Posts tagged Fair Labor Standards Act
ATA Expresses Concern Over Labor Secretary Nominee Julie Su
March 17, 2023 // In a letter to U.S. Senate labor leaders, American Trucking Associations President Chris Spear expressed concern about the track record that Labor Secretary nominee Julie Su would bring to the job, specifically as it relates to the rights of truck drivers to be independent contractors. “California’s AB 5, which Ms. Su helped pass and implement as Secretary of the California Labor and Workforce Development Agency, essentially outlaws their business model,” Spear wrote in a letter to Sen. Bernie Sanders, (I-Vt.), chairman of the Senate Committee on Health, Education, Labor and Pensions, and ranking member Bill Cassidy (R-La.). The letter was copied to members of the committee.
FREEDOM FOUNDATION CALLS OUT FEDERAL SCHEMES TO EXPOSE MORE WORKERS TO UNION PRESSURE
January 31, 2023 // The wage and hour requirements of the Fair Labor Standards Act, the excessively complicated regulations of the Wage and Hour Division and the collective bargaining requirements of the National Labor Relations Act all give employers incentives to use independent contractors rather than employees when possible. Oblivious to the role they play in encouraging the use of independent contractors, Biden’s operatives insist the “misclassification” of employees as independent contractors constitutes a national emergency. In fact, a far greater threat is posed by the new regulations to the livelihoods of independent contractors in the gig economy just to appease Biden’s benefactors in Big Labor.
What Home-Based Care Agencies Should Know About The Independent Contractor Proposed Rul
November 29, 2022 // “In other words, just the ability to manage somebody that is not exercised in any way can be considered employment. I think that takes it a step too far. The question should really be about what is actually occurring, not what is possible.”
Taking the ‘Free’ Out of ‘Freelance’
November 3, 2022 // ...the Biden administration’s recent broadside against independent work, in the form of a new Department of Labor proposed rule for determining when a worker is properly classified as a contractor or an “employee” under the Fair Labor Standards Act (and thus subject to minimum wage, overtime, and other labor regulations). The rule is complicated and still preliminary, but most experts agree on its objective and likely result: to make it more difficult for workers to be classified as independent and thus to force many of them to be reclassified as employees, whether they like it or not.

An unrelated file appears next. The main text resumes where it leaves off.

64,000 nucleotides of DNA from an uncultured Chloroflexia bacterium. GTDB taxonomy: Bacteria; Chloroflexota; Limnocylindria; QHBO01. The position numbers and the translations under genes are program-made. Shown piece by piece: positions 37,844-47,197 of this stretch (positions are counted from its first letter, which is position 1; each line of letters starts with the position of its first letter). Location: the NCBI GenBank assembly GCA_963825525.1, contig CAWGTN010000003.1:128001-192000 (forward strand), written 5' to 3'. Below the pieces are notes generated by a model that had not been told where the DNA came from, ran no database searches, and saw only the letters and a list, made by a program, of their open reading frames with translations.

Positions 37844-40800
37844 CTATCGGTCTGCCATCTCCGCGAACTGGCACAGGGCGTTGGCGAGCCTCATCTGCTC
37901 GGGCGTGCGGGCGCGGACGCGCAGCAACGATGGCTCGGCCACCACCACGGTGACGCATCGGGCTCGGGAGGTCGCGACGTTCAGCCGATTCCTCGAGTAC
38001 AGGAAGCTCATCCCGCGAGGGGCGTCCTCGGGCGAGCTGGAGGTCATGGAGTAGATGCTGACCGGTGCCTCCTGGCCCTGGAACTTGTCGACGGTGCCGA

Biden’s regulatory machine wants to stifle the freedom of the American worker
October 31, 2022 // Frankly, workers are not helpless. They are perfectly capable of choosing their own lifestyles and can evaluate their labor choices along with the compensation and benefits each provides. We currently have an economy in which, for the entirety of 2022, the number of job openings has nearly outnumbered unemployed workers 2-1. If these “gigs” were so horrible, these people would seek other employment. Moreover, the Biden administration’s mandated reclassification would significantly increase the cost of doing business for both small businesses and large companies such as Uber, Doordash, and others that provide unique economic opportunities for gig workers. This heavy-handed regulatory approach will discourage entrepreneurial innovation and result in added costs that will be passed along to the consumer.